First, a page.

I’ve been writing a lot about concepts, conceptual spaces, and my formalization of concepts as fuzzy star-shaped sets. But why do we need concepts in the first place? Why are they useful? I would like to give a short answer to these questions in today’s blog post.
In my last blog post, I explained the underlying idea of my formalization of the conceptual spaces framework. At the end of the text, I made the remark:
There’s one little detail left, and I’ll cover it in my next blog post. It is the problem of imprecise concept boundaries.
This problem is probably best explained by an example: Suppose we would like to define the meaning of “tall person”. Let’s say we call everybody who has a height of at least 1.80 m “tall”, and everybody below this threshold “not tall”. Why is this problematic?
In the last two blog posts (see here and here), I have described the problem I address in my paper “A Thorough Formalization of Conceptual Spaces” : Convex regions in a conceptual space are unable to encode correlations between domains. I have furthermore argued that star-shaped regions are a possible solution to this problem.
In this blog post, I would like to illustrate the basic idea of my formalization. I won’t address the underlying math too much (whoever is interested can check out the paper), because my main goal is to give you some intuitive understanding of what’s going on.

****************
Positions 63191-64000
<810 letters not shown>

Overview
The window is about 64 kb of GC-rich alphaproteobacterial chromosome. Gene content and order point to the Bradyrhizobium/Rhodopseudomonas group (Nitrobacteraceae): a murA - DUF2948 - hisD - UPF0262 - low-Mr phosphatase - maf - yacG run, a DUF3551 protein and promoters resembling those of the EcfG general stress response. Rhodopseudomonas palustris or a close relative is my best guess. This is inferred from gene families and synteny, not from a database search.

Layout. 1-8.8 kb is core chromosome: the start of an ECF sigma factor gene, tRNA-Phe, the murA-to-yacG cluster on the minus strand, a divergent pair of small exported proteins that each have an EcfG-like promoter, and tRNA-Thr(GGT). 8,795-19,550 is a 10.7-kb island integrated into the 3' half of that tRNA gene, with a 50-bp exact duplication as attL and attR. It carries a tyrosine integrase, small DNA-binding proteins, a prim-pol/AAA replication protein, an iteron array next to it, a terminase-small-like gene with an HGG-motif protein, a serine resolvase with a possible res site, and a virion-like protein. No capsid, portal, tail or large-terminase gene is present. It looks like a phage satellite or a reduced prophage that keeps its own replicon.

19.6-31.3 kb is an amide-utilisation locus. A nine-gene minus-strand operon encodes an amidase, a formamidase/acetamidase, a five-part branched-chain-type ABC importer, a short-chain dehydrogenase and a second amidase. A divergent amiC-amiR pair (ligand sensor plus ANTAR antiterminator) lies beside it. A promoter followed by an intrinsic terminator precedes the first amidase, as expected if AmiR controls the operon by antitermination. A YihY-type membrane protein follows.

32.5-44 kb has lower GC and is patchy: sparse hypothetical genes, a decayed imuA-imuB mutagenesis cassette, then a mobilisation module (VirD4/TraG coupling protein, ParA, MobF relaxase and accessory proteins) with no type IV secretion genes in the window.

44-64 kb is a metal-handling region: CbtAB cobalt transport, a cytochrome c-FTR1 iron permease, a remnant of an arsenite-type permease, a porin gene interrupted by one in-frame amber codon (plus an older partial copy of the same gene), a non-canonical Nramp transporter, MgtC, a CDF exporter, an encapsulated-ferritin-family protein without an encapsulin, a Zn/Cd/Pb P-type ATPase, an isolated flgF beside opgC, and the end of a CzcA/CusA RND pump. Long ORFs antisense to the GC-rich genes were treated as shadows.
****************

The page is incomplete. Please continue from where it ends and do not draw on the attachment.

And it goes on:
The question that was still left open last time is the following one: How exactly can we represent star-shaped regions in a conceptual space?
So in the last blog post, I argued why it is not a good idea to use convex regions for representing concepts in a conceptual space – we are not able to represent correlations between domains. This time, I will show you how star-shaped regions can save the day.
But first of all, what does “star-shaped” mean in this context?
Recently, another one of my papers  (look at the preprint here) has been accepted at the German Conference on Artificial Intelligence. It is a quite technical paper with a lot of formulas, but I’ll try to illustrate the overall high-level idea in this and one or two future blog posts.
Today I would like to talk about the starting point of the research presented in this paper: The observation that convex regions in a conceptual space are highly problematic if we want to represent correlations between domains.